By Pedro Sousa our Vice President,
The fourth in a series 4 articles entitled ‘The global economic disorder calls for a strengthened Global Economic Governance’
“The political problem of mankind is to combine three things: economic efficiency, social justice and individual liberty.” – John Maynard Keynes
4. THIS IS A GLOBAL ECONOMIC GOVERNANCE CHALLENGE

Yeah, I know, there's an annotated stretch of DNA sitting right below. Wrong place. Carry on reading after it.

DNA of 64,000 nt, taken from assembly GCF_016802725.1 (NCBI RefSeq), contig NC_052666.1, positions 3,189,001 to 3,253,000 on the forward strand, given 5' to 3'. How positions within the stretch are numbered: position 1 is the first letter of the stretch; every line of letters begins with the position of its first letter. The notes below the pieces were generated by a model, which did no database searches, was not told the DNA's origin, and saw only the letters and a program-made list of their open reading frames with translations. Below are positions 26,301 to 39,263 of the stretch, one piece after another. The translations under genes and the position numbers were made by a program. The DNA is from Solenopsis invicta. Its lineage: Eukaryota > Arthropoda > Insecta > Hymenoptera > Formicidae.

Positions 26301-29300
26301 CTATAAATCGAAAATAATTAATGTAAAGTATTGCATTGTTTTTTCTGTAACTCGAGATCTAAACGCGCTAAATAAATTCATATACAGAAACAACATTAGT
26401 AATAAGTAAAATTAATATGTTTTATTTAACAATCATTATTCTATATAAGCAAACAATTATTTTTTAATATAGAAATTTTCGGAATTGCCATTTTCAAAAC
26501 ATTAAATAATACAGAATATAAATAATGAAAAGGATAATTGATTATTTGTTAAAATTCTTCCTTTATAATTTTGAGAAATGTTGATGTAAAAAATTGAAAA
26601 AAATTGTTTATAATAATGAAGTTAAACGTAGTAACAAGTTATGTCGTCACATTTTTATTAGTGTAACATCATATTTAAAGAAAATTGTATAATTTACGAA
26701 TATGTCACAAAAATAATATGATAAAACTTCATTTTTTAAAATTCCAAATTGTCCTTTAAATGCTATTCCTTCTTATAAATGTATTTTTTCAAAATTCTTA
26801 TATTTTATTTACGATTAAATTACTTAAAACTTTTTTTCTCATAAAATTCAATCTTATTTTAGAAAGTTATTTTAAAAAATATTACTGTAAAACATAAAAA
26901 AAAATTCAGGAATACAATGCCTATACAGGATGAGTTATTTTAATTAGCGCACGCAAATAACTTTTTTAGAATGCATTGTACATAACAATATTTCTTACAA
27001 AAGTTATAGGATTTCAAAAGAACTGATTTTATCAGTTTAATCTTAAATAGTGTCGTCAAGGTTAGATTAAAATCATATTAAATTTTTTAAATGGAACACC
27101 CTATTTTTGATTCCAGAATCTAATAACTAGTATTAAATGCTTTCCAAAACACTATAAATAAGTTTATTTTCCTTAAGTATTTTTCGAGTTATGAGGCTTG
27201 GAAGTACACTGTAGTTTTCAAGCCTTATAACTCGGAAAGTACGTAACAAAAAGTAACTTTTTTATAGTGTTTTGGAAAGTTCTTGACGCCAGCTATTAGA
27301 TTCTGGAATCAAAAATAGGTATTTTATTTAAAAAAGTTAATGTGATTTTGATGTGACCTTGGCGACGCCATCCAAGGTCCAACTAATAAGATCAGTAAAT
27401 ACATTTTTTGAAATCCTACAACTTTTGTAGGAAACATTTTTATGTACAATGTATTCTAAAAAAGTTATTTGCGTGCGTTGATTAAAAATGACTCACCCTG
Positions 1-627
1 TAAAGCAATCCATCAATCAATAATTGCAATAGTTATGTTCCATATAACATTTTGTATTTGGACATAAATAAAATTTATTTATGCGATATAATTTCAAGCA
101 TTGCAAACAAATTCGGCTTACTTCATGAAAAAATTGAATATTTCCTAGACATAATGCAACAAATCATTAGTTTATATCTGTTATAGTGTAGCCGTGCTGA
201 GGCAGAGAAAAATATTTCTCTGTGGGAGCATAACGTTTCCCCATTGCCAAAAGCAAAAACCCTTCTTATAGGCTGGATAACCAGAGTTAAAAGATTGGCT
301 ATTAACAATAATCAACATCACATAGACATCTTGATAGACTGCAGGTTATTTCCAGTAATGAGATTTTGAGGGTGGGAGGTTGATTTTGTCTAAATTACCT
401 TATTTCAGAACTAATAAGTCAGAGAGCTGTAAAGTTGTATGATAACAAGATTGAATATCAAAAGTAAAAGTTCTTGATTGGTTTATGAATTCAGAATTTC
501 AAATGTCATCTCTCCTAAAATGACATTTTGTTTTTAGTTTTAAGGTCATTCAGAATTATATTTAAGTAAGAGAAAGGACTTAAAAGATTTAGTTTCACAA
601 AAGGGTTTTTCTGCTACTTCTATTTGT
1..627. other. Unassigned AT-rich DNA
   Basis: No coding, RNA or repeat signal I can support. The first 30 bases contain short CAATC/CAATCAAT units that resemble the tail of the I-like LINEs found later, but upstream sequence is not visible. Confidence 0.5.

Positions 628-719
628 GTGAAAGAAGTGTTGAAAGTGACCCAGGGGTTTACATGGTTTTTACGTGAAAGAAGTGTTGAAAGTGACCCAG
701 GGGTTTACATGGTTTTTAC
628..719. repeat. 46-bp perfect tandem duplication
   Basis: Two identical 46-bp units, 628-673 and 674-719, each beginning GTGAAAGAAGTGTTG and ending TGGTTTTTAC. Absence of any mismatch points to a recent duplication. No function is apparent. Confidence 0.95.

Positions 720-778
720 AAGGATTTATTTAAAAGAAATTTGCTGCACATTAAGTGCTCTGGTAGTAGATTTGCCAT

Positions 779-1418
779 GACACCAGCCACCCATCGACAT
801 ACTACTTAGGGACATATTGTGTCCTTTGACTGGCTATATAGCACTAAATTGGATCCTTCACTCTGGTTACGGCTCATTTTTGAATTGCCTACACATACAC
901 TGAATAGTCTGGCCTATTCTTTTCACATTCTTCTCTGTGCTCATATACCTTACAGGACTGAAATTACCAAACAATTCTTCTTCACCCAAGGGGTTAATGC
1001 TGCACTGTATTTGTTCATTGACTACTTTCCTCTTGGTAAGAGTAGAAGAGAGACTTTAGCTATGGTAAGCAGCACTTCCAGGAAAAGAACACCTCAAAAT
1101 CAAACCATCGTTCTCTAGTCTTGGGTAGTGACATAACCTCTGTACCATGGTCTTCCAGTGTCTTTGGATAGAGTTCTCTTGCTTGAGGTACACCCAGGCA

The most worrying and counterproductive issue we are facing is the “Race to the bottom” attitude by Russia and some countries in the developing world, with deliberate anti-West positioning instead of having constructive criticism and inputs to improve the economic situation of all. That creates further economic instability and makes everyone worse-off. In a difficult economic context, the path of least resistance can be to prioritize short-term national interests over long-term global ones, as has been seen many times in recent years. Political tensions can lead to face-offs and tit-for-tat sanctions, even when decision-makers recognize, intellectually, that each country is inflicting economic self-harm. Sanctions are taking the place of military strikes, competing trade regimes are replacing military alliances, currency wars are more common than the occupation of territory, and the manipulation of the price of resources such as oil is more consequential than conventional arms races. Economic warfare is undermining economic integration. Multilateral regimes are becoming regional rather than global. Edward Luttwak called it the rise of geo-economics, being both the antithesis and the greatest triumph of economic globalization. It is the overwhelming dependence of all countries on the global economy, which makes the threat of shutting them out so effective. Geopolitics is once again taking centre stage, with potential wide-ranging consequences for the global economy, politics, and society. What we see today is a pattern of persistent, multidimensional competition and the simultaneous weakening of established relationships, a trend that trickles down and spills over into multiple sectors and issues. The changing relationship between world powers has reduced the political energy available for tackling shared problems and chaos has arguably festered. The international community has largely failed to address any major global issue in recent years: global warming, barely dealt with the failure of the global economy, which has caused severe problems in North America and Europe, and violence has been left to fester in the Middle East. The shift in the global political order is evident in the rise of China and its uncertain role on the world stage. With the back and forth of economic sanctions, and Russia attempting to lead a Eurasian Union as a counterweight to the European Union, the next decade could be marked by Russia complaining and attempting to revise developments that took place during the years when it was perceived as weak and vulnerable. Far from improving conditions for its participants, the current pattern of geostrategic competition threatens to harm us all.